Homily September 1st, 2023

Friday of the 21st Week of Ordinary Time – Mt 25:1-13

In today’s Gospel we just heard the parable of the ten virgins: five foolish, and five wise. Many Fathers of the Church see in the lamps carried by the virgins the good deeds and works of mercy that Christians, and especially religious, are called to perform. Saint Augustine writes that “the lamps which they carry in their hands are their works, of which it was said above, ‘Let your works shine before men,’” and Saint Jerome explains that “the virgins who have oil are they who, in addition to their faith, have the ornament of good works; they who have not oil, are the ones who seem to confess with like faith, but neglect the works of virtue.” When Christ comes, the virgins “trim their lamps,” that is, they prepare to give an account of their deeds, says Augustine. The lamps of the foolish virgins go out, notes Gregory the Great, because, even though their deeds seemed praiseworthy, they were missing the interior oil of charity.

So, what are we to make of all this? As Christians and as religious, our lives are dedicated to the perfection of charity, to doing good works out of love for Christ. The foolish virgins were caught off guard, because they didn’t expect the bridegroom to show up when He did. On one hand, then, we’re reminded that we need to be ready for the definitive coming of the Bridegroom, to live each day in light of that most certain visit of Christ that often comes as a surprise. Yet, on the other hand, we’re reminded that the way to be prepare for that visit is to live each day in the fullness of charity. We could say that Christ visits us every day: He comes in the form of our superiors and what they ask, our fellow religious and their needs and requests, our families, the people we meet, everything. In all of these people, Christ the Bridegroom comes to us in disguise. If we try to see Christ in everyone, in every event, and in every moment, the definitive arrival won’t catch us off guard; rather, it will be the moment when the Bridegroom, whom we have seen only as in a mirror, fully reveals Himself, illuminated by the light of our good works.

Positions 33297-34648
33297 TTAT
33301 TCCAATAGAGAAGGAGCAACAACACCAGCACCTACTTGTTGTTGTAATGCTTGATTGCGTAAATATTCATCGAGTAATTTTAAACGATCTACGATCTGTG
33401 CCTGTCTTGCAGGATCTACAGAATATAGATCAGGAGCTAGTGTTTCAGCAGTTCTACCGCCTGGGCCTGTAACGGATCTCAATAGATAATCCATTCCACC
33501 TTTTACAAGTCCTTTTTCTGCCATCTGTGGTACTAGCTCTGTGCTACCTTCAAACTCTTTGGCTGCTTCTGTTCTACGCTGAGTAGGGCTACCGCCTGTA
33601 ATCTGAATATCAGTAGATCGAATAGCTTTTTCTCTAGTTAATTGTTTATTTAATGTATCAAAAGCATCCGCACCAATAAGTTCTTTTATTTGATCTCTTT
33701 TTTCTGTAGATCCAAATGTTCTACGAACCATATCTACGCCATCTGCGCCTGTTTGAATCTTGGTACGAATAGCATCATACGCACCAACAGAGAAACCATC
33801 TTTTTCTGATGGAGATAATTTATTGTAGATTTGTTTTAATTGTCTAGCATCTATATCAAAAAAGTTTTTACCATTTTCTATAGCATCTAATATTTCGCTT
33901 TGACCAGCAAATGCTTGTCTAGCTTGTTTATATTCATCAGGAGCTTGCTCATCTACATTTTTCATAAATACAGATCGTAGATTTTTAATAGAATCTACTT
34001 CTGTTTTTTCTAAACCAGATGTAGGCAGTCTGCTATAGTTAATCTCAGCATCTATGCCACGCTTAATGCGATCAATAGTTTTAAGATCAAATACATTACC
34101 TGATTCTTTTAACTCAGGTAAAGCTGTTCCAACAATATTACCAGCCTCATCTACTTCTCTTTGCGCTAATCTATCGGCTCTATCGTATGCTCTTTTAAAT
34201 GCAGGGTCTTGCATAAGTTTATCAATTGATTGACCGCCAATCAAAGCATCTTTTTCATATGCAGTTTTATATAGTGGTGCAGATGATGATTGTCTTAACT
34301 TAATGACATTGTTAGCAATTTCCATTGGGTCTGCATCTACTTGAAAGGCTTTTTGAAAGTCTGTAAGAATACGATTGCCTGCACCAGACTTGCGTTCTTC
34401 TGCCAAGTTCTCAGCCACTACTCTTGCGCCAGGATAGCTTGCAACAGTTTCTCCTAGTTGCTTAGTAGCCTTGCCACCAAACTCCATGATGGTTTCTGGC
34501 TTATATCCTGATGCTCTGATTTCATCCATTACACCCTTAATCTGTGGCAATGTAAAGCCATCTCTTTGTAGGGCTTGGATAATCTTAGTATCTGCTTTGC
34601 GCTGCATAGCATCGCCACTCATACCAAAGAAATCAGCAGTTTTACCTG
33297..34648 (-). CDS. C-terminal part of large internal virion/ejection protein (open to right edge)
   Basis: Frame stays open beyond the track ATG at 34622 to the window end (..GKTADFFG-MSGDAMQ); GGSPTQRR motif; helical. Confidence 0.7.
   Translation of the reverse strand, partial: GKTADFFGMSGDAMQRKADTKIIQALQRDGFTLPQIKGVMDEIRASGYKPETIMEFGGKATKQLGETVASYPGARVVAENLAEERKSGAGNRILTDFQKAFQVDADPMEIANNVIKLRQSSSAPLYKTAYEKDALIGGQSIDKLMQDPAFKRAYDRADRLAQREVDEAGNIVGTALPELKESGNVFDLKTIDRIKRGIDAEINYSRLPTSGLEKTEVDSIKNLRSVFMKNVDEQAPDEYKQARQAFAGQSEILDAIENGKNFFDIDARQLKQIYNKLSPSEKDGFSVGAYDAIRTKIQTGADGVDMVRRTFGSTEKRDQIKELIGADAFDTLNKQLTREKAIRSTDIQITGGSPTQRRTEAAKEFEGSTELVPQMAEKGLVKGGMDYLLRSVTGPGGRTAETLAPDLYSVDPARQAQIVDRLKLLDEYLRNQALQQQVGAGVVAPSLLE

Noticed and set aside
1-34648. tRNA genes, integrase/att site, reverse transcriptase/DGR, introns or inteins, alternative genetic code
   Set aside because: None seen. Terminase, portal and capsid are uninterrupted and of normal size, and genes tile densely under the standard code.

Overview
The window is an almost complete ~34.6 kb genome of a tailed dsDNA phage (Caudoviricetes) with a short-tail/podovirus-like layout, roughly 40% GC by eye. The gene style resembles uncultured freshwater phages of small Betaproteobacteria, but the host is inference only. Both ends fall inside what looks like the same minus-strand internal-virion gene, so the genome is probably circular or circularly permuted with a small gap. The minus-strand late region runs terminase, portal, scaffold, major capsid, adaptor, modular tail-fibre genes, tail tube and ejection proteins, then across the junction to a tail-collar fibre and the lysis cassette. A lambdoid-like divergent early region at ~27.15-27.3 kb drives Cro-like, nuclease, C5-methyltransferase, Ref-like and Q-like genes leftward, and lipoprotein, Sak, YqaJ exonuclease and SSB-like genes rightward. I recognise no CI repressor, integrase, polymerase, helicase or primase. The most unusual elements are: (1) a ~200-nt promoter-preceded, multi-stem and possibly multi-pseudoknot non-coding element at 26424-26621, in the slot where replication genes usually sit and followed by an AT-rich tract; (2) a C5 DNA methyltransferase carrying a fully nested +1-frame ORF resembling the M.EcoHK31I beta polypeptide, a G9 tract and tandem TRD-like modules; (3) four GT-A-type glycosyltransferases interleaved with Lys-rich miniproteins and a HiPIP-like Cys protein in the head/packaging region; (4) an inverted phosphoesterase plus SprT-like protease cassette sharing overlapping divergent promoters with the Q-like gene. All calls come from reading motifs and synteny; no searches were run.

We can ask ourselves: how well do we see Christ in the many things that come our way each day? How well do we try to live our charity with our communities, with those we meet, in every action that we perform? Let us pray, through the intercession of Mary, Help of Christians, for the grace to see Christ in everyone and everything, and hence prepare ourselves for His definitive coming.

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